Studio nabs exclusive rights to Bourne novels
Universal Pictures has made an overall deal with the estate of “The Bourne Identity” author Robert Ludlum that gives the studio exclusive rights to the Jason Bourne character and first look at other Ludlum novels.
The deal with Ludlum Entertainment paves the way for more installments in the Bourne saga, which was originally envisioned as a three-picture series but has become Universal’s answer to James Bond.
After the first three films grossed a total of more than $1 billion worldwide, U signed Matt Damon and director Paul Greengrass for a fourth film that George Nolfi is penning. Produced by Frank Marshall and Ludlum Entertainment chairman-CEO Jeffrey Weiner, the film will be readied for a summer 2010 release.
Weiner will take offices on the Universal lot as part of the deal and hire development executives as the company takes an active hand in developing projects, including some not based on books by Ludlum. Weiner was the author’s accountant for 16 years before being tapped by Ludlum to be estate executor and to run the holding company that produces his movies and publishes his books and videogames.
“Universal has done such an excellent job with the first three films that they deserve the opportunity to keep Jason Bourne at the studio forever,” Weiner told Daily Variety.
The deal was put together by U co-president of production Jimmy Horowitz and president of production Donna Langley, who said that the gritty action style has rubbed off on other action fare.
The deal also gives Universal an inside track on other Ludlum books that would be developed with Ludlum Entertainment. That is especially valuable for U, whose chairman Marc Shmuger and co-chairman David Linde have made franchises a priority.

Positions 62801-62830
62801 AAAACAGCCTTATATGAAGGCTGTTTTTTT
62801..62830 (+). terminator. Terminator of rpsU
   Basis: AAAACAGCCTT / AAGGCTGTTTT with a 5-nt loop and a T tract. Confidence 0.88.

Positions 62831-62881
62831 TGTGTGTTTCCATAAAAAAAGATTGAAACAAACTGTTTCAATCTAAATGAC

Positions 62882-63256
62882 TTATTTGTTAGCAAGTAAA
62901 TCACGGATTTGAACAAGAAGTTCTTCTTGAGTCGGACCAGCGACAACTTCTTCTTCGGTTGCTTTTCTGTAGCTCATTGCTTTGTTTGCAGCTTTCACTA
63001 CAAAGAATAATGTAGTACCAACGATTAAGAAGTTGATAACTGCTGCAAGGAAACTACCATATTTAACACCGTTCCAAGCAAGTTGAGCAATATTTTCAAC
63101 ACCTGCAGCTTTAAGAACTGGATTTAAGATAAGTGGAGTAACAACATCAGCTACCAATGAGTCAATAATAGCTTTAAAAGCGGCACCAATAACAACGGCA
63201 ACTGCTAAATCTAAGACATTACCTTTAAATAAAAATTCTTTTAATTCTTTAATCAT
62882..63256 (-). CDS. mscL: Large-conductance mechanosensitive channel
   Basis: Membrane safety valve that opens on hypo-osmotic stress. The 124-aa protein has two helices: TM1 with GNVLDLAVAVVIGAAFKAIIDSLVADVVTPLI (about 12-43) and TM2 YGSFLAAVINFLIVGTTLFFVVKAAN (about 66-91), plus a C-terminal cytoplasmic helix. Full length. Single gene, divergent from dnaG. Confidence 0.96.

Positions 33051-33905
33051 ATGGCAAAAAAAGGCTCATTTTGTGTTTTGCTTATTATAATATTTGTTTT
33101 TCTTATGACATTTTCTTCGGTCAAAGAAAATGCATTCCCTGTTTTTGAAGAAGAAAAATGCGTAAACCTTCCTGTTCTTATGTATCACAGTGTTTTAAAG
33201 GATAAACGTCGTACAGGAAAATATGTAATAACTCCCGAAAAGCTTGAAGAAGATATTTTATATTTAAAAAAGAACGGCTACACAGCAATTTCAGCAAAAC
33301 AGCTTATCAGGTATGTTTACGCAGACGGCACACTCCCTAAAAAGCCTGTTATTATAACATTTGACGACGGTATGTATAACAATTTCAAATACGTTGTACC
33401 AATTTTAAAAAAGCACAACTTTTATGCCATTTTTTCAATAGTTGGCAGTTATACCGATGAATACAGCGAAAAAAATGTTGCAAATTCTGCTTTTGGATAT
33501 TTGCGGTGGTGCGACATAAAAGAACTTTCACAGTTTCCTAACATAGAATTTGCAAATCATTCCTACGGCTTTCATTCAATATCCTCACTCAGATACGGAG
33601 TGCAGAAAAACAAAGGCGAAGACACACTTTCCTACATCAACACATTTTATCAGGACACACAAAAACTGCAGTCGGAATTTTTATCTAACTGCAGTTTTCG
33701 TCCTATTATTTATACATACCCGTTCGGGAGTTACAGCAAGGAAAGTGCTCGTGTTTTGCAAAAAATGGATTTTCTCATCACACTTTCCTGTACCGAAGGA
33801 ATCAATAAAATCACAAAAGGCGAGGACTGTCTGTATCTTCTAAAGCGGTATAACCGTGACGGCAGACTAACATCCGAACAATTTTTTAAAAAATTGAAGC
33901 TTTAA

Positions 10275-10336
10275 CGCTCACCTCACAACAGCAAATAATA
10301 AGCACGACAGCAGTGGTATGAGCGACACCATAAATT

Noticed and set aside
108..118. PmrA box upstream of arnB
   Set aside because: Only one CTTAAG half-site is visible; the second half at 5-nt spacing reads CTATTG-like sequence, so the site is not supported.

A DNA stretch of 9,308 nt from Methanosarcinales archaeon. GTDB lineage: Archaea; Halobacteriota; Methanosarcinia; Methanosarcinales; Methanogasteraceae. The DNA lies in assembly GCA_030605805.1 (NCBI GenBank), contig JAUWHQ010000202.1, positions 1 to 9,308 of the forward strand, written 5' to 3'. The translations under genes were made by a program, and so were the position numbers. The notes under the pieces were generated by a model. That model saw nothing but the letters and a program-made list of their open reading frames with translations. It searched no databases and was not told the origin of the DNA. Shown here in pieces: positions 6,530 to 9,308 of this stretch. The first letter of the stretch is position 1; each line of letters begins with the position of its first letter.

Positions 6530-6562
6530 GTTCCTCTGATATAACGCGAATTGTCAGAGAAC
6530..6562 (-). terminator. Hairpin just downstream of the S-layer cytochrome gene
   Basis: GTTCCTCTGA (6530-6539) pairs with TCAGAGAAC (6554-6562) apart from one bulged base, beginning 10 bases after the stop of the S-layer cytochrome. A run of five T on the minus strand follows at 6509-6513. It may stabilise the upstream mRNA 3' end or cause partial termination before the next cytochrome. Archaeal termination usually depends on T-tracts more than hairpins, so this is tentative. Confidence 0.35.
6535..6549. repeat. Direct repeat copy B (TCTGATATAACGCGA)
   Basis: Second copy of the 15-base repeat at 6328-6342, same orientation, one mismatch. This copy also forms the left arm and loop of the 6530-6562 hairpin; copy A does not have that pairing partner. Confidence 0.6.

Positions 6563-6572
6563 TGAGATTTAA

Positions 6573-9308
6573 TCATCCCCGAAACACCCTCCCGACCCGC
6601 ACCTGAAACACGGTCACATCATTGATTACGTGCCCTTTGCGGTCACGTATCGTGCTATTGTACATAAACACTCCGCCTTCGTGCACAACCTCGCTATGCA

Universal tried but didn’t win “The Matarese Circle” when that Ludlum Cold War thriller was shopped last April, with Denzel Washington attached along with “Wanted” scribes Michael Brandt and Derek Haas. MGM won the auction; they’ve set David Cronenberg to direct a film expected to begin production next year. Ludlum titles routinely turn into seven-figure packages, including the $4 million Paramount paid for “The Chancellor Manuscript” in 2005, with Leonardo DiCaprio attached to star and produce with Red Wagon.
Universal is developing another Ludlum book, “The Sigma Protocol,” with Strike Entertainment partners Marc Abraham and Eric Newman. Summit Entertainment has “The Osterman Weekend,” with Simon Kinberg set to write and direct.
There are plenty more where those came from.
“There is a deep Ludlum library. Over 25 of his novels have never been exploited in movies,” Weiner said. He recalled that Ludlum watched a couple of his titles get turned into movies during the early 1980s, and he was underwhelmed by the result. The author died while “The Bourne Identity” was in production. Now, the estate has contractual approval not only on screenplays but also on characters and even actors, Weiner said.
“The goal is to pick the right people to be in business with, so you don’t have to wield these things like a club,” Weiner said. “If you get to that point, you’re in business with the wrong people.”
ICM and Henry Morrison rep Ludlum Entertainment.